The rapidly evolving field of global health requires wisdom and advocacy firmly rooted in a nursing perspective and integrative lens. The rapidly evolving field of global health requires wisdom and advocacy firmly rooted in a nursing perspective and integrative lens. The outlook may appear bleak, but there is hope. Global nurses have long been leaders and agents of measurable change in the advancement of physiologic, social, environmental, and economic health determinants. Nurses in this field possess an understanding of humanity as interconnected and interdependent and health as holistic; the skills to develop person-/population-centered interventions; and the leadership ability to foster sustainable transdisciplinary partnerships built on mutual benefit and respect (Dossey & Keegan, 2016; Upvall & Leffers, 2014; Wilson et al., 2016). At this juncture in planetary existence, there has never been a more pressing need for the intersection of nursing philosophy, the embodiment of professional ethics, and a staunch commitment to social justice. These pillars are no longer optional extras in nurses’ personal and professional lives. These are imperatives to procure health and well-being for the whole of the global village and to restore ecological integrity across the natural systems that govern all of life.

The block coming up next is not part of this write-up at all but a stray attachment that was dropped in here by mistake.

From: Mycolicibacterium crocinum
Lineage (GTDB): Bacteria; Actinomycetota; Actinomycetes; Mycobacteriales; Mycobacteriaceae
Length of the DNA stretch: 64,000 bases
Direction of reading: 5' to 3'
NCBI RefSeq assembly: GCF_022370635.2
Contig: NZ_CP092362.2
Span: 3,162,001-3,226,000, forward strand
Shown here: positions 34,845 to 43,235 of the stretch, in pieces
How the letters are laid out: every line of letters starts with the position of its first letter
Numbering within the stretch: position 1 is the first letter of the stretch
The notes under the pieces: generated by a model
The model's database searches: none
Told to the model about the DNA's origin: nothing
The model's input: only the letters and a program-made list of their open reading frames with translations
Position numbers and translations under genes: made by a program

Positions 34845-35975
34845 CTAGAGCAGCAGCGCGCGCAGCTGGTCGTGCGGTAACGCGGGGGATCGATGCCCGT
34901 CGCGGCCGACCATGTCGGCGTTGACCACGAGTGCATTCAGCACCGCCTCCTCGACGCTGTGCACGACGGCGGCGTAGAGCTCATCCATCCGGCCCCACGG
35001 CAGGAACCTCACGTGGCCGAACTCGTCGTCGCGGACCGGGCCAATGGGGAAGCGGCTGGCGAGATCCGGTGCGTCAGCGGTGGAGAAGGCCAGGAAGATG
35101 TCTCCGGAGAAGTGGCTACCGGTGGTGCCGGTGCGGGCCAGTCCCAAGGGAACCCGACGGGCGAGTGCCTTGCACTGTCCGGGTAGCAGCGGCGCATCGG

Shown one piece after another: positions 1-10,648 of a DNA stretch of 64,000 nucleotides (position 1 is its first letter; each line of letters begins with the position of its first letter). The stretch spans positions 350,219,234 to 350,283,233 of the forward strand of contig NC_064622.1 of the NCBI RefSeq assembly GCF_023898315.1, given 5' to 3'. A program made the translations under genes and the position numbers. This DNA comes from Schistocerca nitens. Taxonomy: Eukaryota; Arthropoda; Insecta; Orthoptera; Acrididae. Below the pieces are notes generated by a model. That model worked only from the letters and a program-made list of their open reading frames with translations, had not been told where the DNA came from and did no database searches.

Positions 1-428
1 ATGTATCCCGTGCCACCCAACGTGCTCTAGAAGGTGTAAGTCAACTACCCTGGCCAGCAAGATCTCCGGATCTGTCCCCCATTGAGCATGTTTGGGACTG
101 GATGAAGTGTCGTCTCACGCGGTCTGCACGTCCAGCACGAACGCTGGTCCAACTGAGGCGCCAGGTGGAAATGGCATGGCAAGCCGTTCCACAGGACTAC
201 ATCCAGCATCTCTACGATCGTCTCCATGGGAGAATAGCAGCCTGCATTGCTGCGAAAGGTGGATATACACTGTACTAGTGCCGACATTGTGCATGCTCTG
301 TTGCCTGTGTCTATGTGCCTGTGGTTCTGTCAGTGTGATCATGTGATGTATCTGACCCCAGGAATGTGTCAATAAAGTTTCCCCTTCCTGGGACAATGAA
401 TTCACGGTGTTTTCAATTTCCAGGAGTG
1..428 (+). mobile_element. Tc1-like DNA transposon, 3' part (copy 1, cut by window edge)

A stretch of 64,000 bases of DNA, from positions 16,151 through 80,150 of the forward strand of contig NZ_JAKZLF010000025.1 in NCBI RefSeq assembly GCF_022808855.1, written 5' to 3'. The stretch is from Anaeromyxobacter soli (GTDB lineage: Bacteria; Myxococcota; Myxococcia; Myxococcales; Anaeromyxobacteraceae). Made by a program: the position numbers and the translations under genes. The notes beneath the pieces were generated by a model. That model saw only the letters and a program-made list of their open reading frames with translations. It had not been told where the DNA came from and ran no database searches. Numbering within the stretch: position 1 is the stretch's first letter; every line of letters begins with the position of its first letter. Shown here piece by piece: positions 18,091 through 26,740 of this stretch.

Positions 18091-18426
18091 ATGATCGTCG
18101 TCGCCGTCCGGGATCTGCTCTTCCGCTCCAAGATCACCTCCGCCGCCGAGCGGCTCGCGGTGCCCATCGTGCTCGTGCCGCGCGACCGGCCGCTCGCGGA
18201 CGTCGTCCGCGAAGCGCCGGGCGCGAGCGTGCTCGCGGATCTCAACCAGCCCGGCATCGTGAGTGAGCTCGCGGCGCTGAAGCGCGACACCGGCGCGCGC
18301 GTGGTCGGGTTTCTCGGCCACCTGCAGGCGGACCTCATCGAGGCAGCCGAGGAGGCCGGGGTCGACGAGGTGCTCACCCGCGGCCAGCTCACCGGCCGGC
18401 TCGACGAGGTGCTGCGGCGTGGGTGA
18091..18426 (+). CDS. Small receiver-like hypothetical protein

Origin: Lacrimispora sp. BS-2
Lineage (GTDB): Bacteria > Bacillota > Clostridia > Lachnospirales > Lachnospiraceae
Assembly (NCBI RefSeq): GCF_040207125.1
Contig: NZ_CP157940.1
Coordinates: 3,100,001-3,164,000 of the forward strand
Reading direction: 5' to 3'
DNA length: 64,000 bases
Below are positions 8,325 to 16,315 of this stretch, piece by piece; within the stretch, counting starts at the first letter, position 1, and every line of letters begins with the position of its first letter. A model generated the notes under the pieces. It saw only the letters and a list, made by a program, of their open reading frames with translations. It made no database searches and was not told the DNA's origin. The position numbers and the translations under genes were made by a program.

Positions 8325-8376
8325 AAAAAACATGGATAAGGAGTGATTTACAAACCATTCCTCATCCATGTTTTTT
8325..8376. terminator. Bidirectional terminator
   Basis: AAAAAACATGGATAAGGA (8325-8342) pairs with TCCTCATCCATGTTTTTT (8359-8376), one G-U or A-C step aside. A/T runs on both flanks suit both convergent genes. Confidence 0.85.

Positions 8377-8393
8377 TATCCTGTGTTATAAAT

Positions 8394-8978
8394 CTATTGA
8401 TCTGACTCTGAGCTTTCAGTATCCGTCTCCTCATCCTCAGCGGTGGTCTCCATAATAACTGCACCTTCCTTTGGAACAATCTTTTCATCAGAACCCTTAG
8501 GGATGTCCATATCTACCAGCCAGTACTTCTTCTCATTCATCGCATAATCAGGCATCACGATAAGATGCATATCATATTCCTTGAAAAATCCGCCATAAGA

The purpose of this article is to make explicit the multifaceted links between nursing and the singular most visionary, ambitious, and wide-scoping international initiative of our time: the United Nations 2030 Agenda for Sustainable Development. It’s been suggested that nurses play vital roles in advancing myriad aspects of the 2030 Agenda across settings, from the individual and family to the national and transnational, from local to planetary (Rosa, 2017a). In its highest form, this UN vision is a holistic framework for eradicating inequity, preserving the survival of all animal species, and engaging health from whole-system and whole-planet perspectives. By attending to the 17 Sustainable Development Goals (SDGs) made explicit in the UN Agenda, nurses can lead with globally informed clarity and purpose in these uncertain times; and they can do so while embodying the disciplinary values and caring foundations inherent to Nightingale’s legacy to better facilitate healing and health for all people everywhere.

Background and Significance